Objective. Calf strain occurs frequently in tennis players and has been termed “tennis leg”. To date, there is a lack of information showing how injury history, age, gender, or level of play, may predispose tennis players to injury (1, 2). The purpose of this study was to investigate the elastographic properties of the gastrocnemius-soleus complex in a group of club-level tennis players. We hypothesized that elastographic properties of the gastrocnemius-complex are affected by age and sport specificity (tennis only vs multi-sport). Methods. Participants were recruited through contact personnel of a local tennis club. At the club’s annual summer tournament, each participant voluntarily consented and completed a survey to obtain information about age, level of play, length of play, participation in other sports, relevant injuries, and relevant surgeries. Participants underwent ultrasonography that included visualization of the medial gastrocnemius musculotendinous junction, soleus muscle, and Achilles tendons, bilaterally. Shear wave speed (SWS) was gathered from ultrasonography for all tissues to provide a comparative standard unit of measurement. The data was analyzed with a mixed effects model. Results. 20 participants with mean age 33.5 years old (range, 14-61) were evaluated. There was a statistically significant trend in medial gastrocnemius SWS depending on age, participation in sports other than tennis, and two different metrics for skill level (highest level of competitive play and USTA NTRP rating). There was a statistically significant trend between Achilles tendon SWS and highest level of competitive play. Results showed no significant trends for any of the tissues and serving hand, whether the ultrasound was conducted before or after a match, or for any of the four metrics for tennis experience (times playing tennis per week, overall tennis experience, years playing > 3 times per week, and whether a player had > 10 or < 10 years of experience). No statistically significant trends were observed for the soleus muscle when compared to any of the demographics. Conclusions. Age, exclusively playing tennis as opposed to other sports, and two metrics of skill level (highest level of competitive play and USTA NTRP rating) significantly affected gastrocnemius SWS. Highest level of competitive play was the only metric found to affect Achilles tendon SWS. Soleus SWS exhibited no significant changes with any of the variables, despite following similar trends with gastrocnemius SWS.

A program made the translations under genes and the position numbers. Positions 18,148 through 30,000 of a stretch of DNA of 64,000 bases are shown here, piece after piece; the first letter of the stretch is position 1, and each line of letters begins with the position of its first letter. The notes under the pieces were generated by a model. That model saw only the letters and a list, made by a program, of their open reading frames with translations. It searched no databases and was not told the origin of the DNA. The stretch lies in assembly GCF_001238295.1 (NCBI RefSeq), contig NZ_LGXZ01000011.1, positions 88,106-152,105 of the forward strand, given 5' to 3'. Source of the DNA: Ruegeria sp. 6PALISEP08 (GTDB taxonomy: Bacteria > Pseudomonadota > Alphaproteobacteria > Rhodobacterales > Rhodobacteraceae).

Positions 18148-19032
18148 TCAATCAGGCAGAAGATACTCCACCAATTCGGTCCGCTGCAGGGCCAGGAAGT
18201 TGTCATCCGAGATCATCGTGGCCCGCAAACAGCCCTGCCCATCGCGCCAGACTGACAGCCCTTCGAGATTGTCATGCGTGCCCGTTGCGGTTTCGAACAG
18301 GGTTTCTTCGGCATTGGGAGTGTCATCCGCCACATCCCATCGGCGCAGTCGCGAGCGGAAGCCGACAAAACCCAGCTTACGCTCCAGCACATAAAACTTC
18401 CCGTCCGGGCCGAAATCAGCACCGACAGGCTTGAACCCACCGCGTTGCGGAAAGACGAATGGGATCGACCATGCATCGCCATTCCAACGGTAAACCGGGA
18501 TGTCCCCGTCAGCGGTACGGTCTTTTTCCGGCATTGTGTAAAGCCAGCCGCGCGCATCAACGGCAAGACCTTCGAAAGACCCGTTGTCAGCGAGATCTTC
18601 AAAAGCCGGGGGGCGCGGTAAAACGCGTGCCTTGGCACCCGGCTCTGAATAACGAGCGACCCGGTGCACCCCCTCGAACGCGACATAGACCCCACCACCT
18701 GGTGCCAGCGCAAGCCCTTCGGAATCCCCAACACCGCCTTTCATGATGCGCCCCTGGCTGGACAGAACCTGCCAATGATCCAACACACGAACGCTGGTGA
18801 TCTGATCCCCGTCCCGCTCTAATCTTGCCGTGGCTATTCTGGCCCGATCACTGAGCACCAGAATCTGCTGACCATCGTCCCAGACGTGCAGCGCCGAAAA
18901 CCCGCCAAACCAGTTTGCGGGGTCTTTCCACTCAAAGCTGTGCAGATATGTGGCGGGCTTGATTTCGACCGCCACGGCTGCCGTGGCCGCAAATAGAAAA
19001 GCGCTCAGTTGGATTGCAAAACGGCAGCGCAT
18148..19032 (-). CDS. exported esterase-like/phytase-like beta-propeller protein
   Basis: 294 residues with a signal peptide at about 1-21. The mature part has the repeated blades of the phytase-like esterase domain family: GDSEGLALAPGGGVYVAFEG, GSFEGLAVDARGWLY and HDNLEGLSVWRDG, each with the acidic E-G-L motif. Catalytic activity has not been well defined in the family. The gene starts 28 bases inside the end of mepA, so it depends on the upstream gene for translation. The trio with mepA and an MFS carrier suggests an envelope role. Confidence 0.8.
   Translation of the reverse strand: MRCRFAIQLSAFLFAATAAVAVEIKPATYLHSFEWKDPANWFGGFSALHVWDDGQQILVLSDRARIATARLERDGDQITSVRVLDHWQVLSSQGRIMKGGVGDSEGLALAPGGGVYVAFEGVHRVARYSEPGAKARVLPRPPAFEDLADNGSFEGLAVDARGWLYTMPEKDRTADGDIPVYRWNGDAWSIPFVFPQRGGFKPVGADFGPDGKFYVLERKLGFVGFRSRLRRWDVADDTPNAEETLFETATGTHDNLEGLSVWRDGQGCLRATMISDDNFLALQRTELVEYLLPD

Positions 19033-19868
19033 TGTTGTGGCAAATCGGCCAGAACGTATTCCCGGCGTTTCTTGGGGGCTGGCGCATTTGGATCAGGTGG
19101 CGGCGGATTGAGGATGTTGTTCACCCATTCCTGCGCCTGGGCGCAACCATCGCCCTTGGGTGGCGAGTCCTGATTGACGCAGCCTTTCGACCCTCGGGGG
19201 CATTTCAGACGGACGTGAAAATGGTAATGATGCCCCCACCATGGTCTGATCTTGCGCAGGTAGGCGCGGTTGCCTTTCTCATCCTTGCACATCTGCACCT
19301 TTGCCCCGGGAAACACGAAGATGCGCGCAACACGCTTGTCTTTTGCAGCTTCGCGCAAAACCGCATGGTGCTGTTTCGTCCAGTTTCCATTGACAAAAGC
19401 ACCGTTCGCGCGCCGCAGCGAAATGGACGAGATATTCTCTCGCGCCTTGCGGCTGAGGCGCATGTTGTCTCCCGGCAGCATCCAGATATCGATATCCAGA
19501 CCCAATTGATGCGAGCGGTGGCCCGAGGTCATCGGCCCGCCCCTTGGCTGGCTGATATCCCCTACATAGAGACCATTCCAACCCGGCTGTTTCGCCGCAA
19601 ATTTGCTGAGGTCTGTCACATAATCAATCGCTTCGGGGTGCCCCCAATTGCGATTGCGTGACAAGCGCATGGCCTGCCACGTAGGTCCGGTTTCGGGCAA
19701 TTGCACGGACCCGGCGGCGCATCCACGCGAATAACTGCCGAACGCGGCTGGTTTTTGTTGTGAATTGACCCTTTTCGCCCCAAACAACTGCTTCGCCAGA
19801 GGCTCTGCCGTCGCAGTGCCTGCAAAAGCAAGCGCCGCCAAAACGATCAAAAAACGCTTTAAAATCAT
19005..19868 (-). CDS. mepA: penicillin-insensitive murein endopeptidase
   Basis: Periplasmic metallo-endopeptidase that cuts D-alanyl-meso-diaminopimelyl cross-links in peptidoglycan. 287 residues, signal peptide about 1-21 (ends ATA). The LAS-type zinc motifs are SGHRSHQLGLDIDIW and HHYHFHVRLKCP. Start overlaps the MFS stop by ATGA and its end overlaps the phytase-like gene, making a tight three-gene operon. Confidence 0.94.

All Science Journal Classification (ASJC) codes
- Orthopedics and Sports Medicine